Group Preferences for Rural Amenities and Farmland Preservation in the Niagara Fruit Belt
Prins, Peter Gideon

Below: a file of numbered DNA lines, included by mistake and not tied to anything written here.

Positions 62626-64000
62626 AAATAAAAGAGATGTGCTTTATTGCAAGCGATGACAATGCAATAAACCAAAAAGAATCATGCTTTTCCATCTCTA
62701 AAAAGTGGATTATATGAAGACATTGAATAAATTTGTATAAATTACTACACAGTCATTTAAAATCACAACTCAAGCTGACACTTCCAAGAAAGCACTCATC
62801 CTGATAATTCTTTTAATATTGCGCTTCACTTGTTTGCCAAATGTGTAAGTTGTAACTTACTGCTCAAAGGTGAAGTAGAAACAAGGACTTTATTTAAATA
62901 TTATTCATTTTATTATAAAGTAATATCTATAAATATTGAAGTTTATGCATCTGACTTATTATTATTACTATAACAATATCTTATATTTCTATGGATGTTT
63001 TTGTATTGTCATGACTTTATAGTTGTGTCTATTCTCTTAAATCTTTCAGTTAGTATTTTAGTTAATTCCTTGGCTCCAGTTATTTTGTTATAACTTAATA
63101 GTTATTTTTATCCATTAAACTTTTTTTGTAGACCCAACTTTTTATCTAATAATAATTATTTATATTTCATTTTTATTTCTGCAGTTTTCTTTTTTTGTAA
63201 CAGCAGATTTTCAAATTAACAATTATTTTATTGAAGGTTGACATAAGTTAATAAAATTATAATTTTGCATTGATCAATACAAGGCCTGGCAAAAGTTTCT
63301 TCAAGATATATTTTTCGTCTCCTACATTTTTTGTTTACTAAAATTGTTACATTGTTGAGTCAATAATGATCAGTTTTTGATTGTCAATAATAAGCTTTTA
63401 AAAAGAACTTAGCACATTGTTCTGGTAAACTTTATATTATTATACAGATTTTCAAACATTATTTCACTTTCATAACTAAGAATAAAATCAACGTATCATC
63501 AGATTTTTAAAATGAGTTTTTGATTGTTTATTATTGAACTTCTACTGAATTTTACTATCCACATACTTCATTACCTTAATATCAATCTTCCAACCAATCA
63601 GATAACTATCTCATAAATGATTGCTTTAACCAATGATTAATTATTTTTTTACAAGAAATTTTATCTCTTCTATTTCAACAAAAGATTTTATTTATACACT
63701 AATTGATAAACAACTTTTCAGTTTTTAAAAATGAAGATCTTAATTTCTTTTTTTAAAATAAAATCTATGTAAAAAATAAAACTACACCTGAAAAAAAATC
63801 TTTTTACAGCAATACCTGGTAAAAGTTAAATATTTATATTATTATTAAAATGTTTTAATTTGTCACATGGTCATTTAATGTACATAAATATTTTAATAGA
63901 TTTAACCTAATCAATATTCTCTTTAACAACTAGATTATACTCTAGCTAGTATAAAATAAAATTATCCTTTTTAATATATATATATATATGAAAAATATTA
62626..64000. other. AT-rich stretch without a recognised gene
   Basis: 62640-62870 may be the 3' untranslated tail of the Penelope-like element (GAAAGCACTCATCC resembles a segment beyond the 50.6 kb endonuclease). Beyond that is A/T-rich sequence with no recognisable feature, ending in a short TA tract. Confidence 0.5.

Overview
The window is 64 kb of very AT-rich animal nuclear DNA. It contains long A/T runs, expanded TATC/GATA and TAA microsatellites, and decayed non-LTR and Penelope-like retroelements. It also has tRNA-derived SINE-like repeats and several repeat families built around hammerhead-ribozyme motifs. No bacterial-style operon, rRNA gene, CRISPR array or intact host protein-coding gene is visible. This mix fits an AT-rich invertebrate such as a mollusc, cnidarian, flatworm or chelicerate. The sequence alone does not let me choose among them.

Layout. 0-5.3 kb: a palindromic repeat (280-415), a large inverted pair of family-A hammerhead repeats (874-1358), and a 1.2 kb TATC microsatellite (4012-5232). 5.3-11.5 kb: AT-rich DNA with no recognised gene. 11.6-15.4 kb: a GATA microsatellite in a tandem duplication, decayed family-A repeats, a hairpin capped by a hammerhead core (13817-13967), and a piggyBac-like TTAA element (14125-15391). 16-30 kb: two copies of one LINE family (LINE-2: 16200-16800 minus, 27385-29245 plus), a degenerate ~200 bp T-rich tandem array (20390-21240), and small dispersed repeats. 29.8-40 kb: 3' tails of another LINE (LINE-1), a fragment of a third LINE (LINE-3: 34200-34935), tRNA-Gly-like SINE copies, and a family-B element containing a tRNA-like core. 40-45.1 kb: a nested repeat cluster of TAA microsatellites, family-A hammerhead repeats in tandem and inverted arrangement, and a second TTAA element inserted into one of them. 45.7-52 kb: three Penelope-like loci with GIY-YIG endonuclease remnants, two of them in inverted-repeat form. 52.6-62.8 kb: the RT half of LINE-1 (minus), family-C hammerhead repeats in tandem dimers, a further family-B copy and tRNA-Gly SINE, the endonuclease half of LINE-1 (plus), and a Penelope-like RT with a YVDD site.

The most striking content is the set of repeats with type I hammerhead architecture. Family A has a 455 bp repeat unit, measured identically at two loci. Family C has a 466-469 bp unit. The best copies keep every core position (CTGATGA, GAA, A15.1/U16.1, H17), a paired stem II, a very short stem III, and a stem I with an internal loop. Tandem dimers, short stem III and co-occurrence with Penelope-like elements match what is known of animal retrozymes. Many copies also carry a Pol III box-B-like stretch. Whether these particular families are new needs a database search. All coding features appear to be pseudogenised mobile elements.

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During the production of agricultural commodities, an agricultural landscape is simultaneously being produced. In many regions, agriculture is no longer valued for just the production of food and fibre but also for the social, cultural and environmental amenities associated with the landscape. The paradigm of multifunctional agriculture has become concerned with the joint production of agricultural products and these rural amenities. The loss of agricultural land especially in areas around the urban-rural fringe has greatly affected the demand for these rural amenities. In response, governments and volunteer organizations have developed programs to preserve farmland. The Niagara Region is home to some of the best fruit growing land in Canada but has a long history of fighting to maintain its farmland. Drawing from the multifunctional paradigm, this study analyzes the preference for different rural amenities and farmland preservation in this unique region. Survey and interviews conducted with both the non-farm population and farmers indicated that demand exists for maintaining rural amenities and for farmland preservation. Consideration of these preferences will enhance the development of farmland preservation in the Niagara Fruit Belt.